In every place, it’s the same Spirit.

The same Spirit that is calling you and me into this work as Good Shepherd Lutheran Church.

The language may sound and look different from one place to another, or one person to another, but it’s the same Spirit at work, bringing peace and wholeness in a world filled way to full with division and brokenness.

One theologian offered this insight on Pentecost that further illustrates what I believe God is trying to say to us through the sermon this week.

“The writer of John’s gospel describes it this way – the Advocate, the one whom the Father will send, will teach the disciples everything they need to know. God is not yet finished revealing who God is, and the disciples are not yet finished learning. Through the Spirit of truth, the disciples will do the work of Jesus, and his life will continue through them.

In holy baptism, the Spirit rests on the heads of young and old alike. Filled with the Holy Spirit, the baptized have an old, old story to tell of Jesus and his love – and a new, new story of how God is birthing sudden, surprising, and unmerited life all around us, every day. God is at work, here, now in the world through the lives of everyday Christians. Jesus’ work continues through the lives of all the baptized. We discover meaning from this Pentecost story today, not only for our own sake but for the sake of the world that so hungers for this life.” [www.sundaysandseasons.com]

Brothers and sisters in Christ, the Spirit’s work in you doesn’t mean that you have to run off to Nicaragua or serve on the summer staff at bible camp or even agree with all of the work that God calls us to do together through Good Shepherd or the other 151 congregations of the western North Dakota Synod or through partner ministries like Lutheran Social Services or within our denomination of the Evangelical Lutheran Church in America.
The fact remains that God is calling us to do God’s work. That the Spirit is at work through you, and through me. Period. That’s what Pentecost is all about. That’s what Pentecost means. That’s why Pentecost is so important for those of us who claim to be followers of Jesus.
Let me leave you with one simple way that we can demonstrate the Spirit’s work and presence in our lives even before we leave worship today. As you look around this sanctuary, I’m guessing you’ll see someone you do not know. I invite you to reach out to that person with a greeting of Christ’s peace when we come to that time in our worship service. In other words, don’t just greet those you already know when you share the peace of Christ today.
That simple act of sharing Christ’s peace with someone you don’t know, may be a great blessing to the one receiving Christ’s peace from you. It may bring peace to someone whose life may not be very peaceful today. It’s one simple way that the Spirit’s work through us is bringing us one step closer to that day when everyone will call upon the name of the Lord. Come Holy Spirit, come. Amen.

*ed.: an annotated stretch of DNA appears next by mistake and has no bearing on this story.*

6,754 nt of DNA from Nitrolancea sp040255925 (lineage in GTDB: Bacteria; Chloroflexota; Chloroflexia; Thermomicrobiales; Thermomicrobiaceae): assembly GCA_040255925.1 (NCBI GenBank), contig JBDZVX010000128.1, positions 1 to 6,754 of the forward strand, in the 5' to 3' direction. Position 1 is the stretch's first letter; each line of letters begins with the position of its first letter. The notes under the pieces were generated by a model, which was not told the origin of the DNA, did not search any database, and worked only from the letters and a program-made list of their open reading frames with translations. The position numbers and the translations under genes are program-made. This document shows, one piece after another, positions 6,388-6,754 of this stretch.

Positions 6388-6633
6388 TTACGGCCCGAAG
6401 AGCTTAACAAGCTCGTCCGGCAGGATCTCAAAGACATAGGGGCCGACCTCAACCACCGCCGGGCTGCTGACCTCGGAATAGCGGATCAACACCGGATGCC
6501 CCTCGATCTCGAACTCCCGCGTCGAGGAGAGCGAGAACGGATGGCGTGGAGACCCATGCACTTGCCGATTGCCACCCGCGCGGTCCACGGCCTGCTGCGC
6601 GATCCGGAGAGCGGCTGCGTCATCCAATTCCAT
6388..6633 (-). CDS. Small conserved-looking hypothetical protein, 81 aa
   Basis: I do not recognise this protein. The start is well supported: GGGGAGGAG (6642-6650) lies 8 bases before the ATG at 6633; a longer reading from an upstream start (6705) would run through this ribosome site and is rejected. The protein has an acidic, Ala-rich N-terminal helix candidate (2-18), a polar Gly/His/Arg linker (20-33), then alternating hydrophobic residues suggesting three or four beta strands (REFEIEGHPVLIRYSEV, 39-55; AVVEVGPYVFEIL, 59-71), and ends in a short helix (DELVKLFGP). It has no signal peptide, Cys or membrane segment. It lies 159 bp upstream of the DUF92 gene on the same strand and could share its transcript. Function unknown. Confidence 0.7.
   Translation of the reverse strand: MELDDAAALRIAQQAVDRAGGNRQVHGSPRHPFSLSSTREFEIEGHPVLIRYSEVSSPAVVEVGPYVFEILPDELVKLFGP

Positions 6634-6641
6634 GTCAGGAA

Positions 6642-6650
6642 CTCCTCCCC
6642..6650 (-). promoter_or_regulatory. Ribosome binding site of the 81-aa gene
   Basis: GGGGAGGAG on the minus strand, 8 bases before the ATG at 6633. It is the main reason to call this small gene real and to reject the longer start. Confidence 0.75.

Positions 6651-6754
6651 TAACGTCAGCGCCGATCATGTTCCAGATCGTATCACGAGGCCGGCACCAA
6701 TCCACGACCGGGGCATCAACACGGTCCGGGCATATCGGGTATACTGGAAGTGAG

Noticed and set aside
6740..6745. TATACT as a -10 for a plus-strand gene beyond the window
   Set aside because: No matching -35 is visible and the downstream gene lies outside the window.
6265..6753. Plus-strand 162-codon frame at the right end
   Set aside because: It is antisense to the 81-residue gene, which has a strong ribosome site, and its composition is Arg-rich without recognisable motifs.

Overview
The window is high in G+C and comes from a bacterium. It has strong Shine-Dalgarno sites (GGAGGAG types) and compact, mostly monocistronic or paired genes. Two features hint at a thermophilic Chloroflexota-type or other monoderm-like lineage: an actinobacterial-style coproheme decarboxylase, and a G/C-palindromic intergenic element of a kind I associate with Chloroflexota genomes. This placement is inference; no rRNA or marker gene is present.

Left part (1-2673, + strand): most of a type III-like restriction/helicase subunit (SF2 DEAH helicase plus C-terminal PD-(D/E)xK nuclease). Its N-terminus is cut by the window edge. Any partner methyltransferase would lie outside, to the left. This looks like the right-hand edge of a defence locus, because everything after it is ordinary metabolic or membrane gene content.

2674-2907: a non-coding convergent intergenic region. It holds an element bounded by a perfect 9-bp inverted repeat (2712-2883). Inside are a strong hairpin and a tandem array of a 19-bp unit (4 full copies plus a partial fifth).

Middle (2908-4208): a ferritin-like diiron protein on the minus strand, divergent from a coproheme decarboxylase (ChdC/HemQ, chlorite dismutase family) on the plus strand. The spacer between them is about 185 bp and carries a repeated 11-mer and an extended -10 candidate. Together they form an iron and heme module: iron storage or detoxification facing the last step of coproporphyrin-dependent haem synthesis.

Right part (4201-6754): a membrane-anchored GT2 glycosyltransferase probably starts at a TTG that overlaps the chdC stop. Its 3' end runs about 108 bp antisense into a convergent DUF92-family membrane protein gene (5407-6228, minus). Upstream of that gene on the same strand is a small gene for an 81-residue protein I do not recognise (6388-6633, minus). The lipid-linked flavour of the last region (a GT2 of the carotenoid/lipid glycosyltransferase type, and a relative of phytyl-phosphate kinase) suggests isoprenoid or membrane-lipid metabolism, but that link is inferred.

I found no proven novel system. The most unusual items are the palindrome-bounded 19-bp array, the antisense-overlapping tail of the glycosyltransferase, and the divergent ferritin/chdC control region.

About Bishop Craig Schweitzer

The Rev. Craig Schweitzer, of Bismarck, was elected as bishop of the Western North Dakota Synod on July 17, 2020, in the first-ever digital Synod Assembly. A historic event, Schweitzer is the first bishop in the Evangelical Lutheran Church in America (ELCA) to be elected in an online assembly. Bishop Craig Schweitzer began serving the Western North Dakota Synod-ELCA on September 1, 2020. He has always seen himself as an easy-going person who seeks to daily discover anew how God is present in his life and the world in which he lives and serves. Prior to service in the Office of Bishop of the Western North Dakota Synod, Bishop Craig served at Good Shepherd Lutheran Church in Bismarck, ND as Music and Worship Minister (lay staff from 2002-2010), Associate Pastor (2010-2014), and Senior Pastor (2014-2020). Beyond his service in the church, he has an eclectic background that is a diverse collection of musical, educational, and business experiences ranging from live concert production and promotion to recording studios and live performance to music education. Throughout all of his professional and personal experiences, the Apostle Paul’s words to the church in Rome have been a guiding light that has kept him grounded in whatever work God was calling him into – “Welcome one another, therefore, just as Christ has welcomed you, for the glory of God.” (Romans 15:7) Bishop Craig is a graduate of the University of Mary in Bismarck with a Bachelor of Science degree in Music Education and a Master of Science in Strategic Leadership. He also holds a certificate degree in Theological Education for Emerging Ministries (TEEM) from Pacific Lutheran Theological Seminary in Berkeley, CA. He was ordained as a Minister of Word and Sacrament on September 16, 2010. Outside of his life as Bishop, Bishop Craig enjoys reading, all music, a little golf, a cold beverage with friends, and intentional times of quiet. And, of course, spending time with his wife Wendy and their adult twin daughters Ilia and Taegan. View all posts by Bishop Craig Schweitzer